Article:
• 16. jQuery - Manipulation• Allows reading, editing, insertion, deletion, and replication of elements and attributes in the document • $(‘#playlistTable’).append(“<div>Hello</div>”) • $(‘.userRow’).addClass(‘selected’); • $(‘#accountTable tr’).detach(); • See also: $(‘#accountTable’).empty(); • $(‘#errorMessage’).html(“<b>I didn’t say Simon Says</b>”); • $(‘#errorMessage’).css(‘color’, ‘red’); • $(‘#errorMessage’).css(‘color’); //returns ‘red’ • $(‘input:text’).val(“I HAVE TAKEN OVER YOUR FORM”);
  • 17. jQuery - Events• Register functions to handle when the browser (or other code) triggers an event • $(‘input:button’).bind(‘click’, function() , alert(“CLICK.”); -); • $(‘div.hoverable’).delegate(‘mouseover’, handleHoverEvent); • $(document).ready(pageLoad);
  • 18. jQuery - AJAX• Make requests to the server for data / HTML / JavaScript without refreshing the page • get(“/products”, onProductsLoaded); • $(‘#widgetDialog’).load(“/widgets/editProduct”); • var formData = $(‘form’).serialize(); post(“/saveProduct”, formdata, onProductSaved);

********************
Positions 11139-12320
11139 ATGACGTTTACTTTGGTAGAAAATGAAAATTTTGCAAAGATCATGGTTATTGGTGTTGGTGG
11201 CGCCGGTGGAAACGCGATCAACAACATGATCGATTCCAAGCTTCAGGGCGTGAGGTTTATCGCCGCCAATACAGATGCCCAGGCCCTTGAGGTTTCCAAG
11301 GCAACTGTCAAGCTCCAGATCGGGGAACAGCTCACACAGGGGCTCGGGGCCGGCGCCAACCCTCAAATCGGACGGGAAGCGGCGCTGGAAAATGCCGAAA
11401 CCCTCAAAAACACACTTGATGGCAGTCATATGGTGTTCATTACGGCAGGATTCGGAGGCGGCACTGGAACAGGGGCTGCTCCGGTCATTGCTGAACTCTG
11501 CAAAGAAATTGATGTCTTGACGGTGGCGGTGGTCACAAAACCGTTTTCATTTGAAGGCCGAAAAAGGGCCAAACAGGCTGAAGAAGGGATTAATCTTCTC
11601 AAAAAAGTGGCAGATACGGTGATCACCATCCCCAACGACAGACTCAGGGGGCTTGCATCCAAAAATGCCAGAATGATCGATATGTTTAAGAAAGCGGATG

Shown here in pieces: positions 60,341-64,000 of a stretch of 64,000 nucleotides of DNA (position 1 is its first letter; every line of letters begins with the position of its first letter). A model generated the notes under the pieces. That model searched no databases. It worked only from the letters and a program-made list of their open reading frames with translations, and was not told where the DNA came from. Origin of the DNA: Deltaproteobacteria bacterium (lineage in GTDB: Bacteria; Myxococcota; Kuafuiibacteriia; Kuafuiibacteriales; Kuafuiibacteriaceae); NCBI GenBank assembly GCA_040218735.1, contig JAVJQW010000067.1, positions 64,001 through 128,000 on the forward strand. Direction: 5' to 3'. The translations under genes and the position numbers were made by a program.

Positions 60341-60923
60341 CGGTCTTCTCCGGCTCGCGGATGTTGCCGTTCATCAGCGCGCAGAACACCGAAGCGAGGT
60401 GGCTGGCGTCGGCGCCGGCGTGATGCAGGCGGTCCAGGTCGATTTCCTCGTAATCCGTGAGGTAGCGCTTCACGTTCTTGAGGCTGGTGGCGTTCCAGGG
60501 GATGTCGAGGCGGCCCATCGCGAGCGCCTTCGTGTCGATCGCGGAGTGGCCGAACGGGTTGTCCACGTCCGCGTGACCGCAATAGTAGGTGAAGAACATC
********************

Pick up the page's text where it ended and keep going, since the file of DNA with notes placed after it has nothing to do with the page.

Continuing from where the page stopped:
• 19. jQuery - Extensibility• Hundreds of jQuery plugins
  • 20. jQuery Templates• Sends a template of how data should be represented with the page, then sends the data to fill that template with
  • 21. Backbone.js• Client-side JavaScript MVC framework• Models with custom events• Collections with enumerable functions• Views with declarative event handling• Integrates with RESTful JSON web services
  • 22. Backbone - Collections• Represents a group of models• Maps to a REST endpoint • /products• Collection.fetch – calls REST endpoint, parses result, creates model objects, adds to collection• Fires “refresh”, “add”, “remove”, “change” events• Provides enumeration functions over models (foreach, find, map, max, min, sort, indexof, etc)
  • 23. Backbone - Models• Represents the data from the server as a property bag • Model.get(“property”), Model.set(,Property: “value”-)• Provides methods to interact with REST service • Fetch, save, destroy• Provides validation• Fires events (“changed”)
  • 24. Backbone - Views• Represents the view of a model or a control on a page • More of a ViewModel than a true View• Tied to a root element in the page (View.el)• Responds to events on its model or collection • this.model.bind(‘change’, this.render);• Declarative Events , “click .icon”: “open” -• Use in conjunction with jQuery • this.$(‘.selector’) === $(‘.selector’, this.el)